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Friday, November 28, 2014


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30 break-ins, larcenies during MSU winter break






When kinesiology senior Kaylee Finney left for her East Lansing apartment late Christmas night, she hoped to gun down enemies in her new Call of Duty: Black Ops 2 video game.

She soon realized, however, that a different type of enemy already found her. Finney was one of about 30 burglaries, home invasions and larcenies from buildings and cars that occurred and were reported during the MSU winter break from Dec. 15 to Jan. 6, according to CrimeMapping.com, the MSU Clery Crime and Fire Log and East Lansing police Sgt. Mike Phillips.

Walking through her apartment, Finney realized she wouldn’t get a chance to try out her new game — her PlayStation 3 and a TV were missing.

“What kind of person would do that on Christmas day?” Finney said. “Every time I leave the apartment now, it’s kind of scary. I don’t know if everything’s going to be there when I get back.”
Kinney said her neighbors also were broken into and robbed, and she has heard of similar incidents during past winter breaks.

“It always seems logical that if half the town is empty” there will be break-ins, East Lansing police Capt. Jeff Murphy said.

MSU Campus:
Larceny from cars: 1
Larceny from buildings: 6
Home invasions: 2

East Lansing:
Larceny from cars: 4
Larceny from buildings: 7
Home invasions: 10

Total:
Larceny from cars: 5
Larceny from buildings: 13
Home invasions: 12

What else you missed:
Alleged I-96 shooter Raulie Casteel, an MSU alumnus, was charged with terrorism, Michigan’s Attorney General Bill Schuette announced Dec. 20. Casteel also faces assault with intent to murder and multiple felony weapons charges after allegedly going on a shooting spree involving 24 people and committing crimes across several counties during October.

Source: Clery Crime and Fire Log, CrimeMapping.com, ELPD Sgt. Mike Phillips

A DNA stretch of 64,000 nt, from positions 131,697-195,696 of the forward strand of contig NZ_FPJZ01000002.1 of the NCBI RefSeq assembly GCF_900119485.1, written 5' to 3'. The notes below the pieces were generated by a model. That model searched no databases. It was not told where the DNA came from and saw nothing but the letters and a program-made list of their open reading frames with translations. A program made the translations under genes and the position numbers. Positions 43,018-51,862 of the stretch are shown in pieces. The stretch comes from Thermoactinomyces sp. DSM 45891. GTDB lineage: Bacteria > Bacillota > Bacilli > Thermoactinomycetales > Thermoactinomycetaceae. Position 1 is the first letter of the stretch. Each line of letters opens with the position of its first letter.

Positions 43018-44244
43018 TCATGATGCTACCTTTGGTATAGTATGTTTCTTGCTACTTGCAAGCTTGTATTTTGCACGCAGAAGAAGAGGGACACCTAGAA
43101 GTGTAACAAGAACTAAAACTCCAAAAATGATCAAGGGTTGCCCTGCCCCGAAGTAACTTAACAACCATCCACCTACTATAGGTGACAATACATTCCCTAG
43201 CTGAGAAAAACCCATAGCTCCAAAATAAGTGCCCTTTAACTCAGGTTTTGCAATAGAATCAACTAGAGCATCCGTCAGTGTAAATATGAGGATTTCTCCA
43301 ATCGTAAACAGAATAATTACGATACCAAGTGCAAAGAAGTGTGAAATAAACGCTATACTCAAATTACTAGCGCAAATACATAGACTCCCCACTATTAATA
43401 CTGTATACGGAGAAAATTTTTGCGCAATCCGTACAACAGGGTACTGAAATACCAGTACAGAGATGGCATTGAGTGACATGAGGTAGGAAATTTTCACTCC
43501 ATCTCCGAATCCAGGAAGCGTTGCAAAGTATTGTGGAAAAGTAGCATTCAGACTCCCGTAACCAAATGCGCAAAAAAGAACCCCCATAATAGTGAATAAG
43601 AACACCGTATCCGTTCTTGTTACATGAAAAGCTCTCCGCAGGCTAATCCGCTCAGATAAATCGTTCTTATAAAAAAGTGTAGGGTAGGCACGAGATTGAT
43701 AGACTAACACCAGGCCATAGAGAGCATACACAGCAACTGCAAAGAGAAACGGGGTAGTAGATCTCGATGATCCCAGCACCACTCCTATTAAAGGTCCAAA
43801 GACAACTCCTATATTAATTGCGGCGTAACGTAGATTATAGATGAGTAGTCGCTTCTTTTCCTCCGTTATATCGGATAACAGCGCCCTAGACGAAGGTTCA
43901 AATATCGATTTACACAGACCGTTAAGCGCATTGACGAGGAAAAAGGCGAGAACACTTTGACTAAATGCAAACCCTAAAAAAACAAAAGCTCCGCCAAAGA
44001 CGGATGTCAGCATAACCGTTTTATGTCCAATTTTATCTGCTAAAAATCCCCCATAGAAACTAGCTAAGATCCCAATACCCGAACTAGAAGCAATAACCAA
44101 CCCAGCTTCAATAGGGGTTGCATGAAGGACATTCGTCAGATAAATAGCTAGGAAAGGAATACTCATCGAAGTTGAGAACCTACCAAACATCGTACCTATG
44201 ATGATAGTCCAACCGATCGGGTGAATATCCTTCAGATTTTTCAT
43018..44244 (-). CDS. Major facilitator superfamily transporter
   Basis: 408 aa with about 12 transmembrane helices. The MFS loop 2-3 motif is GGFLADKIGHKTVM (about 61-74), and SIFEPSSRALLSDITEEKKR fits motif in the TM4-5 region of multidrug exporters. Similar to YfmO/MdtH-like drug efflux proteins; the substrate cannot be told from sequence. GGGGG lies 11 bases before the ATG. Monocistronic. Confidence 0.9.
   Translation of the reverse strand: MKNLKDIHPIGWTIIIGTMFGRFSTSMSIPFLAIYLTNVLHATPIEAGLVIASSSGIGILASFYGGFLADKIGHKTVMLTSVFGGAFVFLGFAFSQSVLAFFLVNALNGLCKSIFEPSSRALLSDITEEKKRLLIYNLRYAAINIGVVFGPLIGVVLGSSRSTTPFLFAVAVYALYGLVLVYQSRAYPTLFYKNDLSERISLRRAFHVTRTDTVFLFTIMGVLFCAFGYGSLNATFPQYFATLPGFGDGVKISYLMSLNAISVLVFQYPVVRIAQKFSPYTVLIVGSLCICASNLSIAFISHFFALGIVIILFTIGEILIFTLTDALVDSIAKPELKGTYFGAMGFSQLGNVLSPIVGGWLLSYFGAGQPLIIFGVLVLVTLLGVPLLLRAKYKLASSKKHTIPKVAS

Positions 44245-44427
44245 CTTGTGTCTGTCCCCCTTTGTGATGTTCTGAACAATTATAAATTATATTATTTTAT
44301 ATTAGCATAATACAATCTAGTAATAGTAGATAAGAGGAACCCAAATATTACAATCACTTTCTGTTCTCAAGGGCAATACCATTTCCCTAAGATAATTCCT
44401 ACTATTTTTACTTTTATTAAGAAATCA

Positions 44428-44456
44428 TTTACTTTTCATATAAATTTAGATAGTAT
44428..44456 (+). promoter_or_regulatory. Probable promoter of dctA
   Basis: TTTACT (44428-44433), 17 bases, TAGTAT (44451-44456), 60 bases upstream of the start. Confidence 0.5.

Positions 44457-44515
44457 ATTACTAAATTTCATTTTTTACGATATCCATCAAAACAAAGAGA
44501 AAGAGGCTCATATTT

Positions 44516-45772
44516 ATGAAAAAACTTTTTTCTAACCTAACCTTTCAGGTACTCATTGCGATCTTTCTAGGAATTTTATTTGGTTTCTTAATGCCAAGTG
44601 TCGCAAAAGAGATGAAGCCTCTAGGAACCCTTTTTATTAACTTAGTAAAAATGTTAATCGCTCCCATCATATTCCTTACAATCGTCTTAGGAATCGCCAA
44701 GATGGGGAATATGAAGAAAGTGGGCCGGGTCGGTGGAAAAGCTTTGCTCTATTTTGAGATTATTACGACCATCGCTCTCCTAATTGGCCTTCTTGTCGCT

Robberies and home invasions often occur during winter break when students go home and community members travel for the holidays, leaving their homes unoccupied.

Murphy said the number of break-ins could be higher as students often don’t know if their home or dorm has been broken into or robbed until the first several days of the semester when they return.

“It’s unfortunate these things do happen, but this university is a secure university,” MSU police Sgt. Dan Munford said. “The university has taken huge stances with the access card control.”

During winter break, campus buildings had different and limited hours of availability, access cards were required for entry into dorms and it was documented who was allowed in the buildings, Munford said.

Murphy said ELPD officers were alert to the possibility of break-ins during break and checked common student areas such as apartment complexes.

“We always tell people when they leave town (to) get a … friend to keep an eye on (their homes),” Murphy said.

“The big thing is just make sure your home is secure when you leave.”

He said anyone who suspects their home might have been broken into should not enter their residence for safety reasons and immediately call the police.

He also said the chances of finding the stolen property increase when all stolen items are reported to the police with serial numbers.


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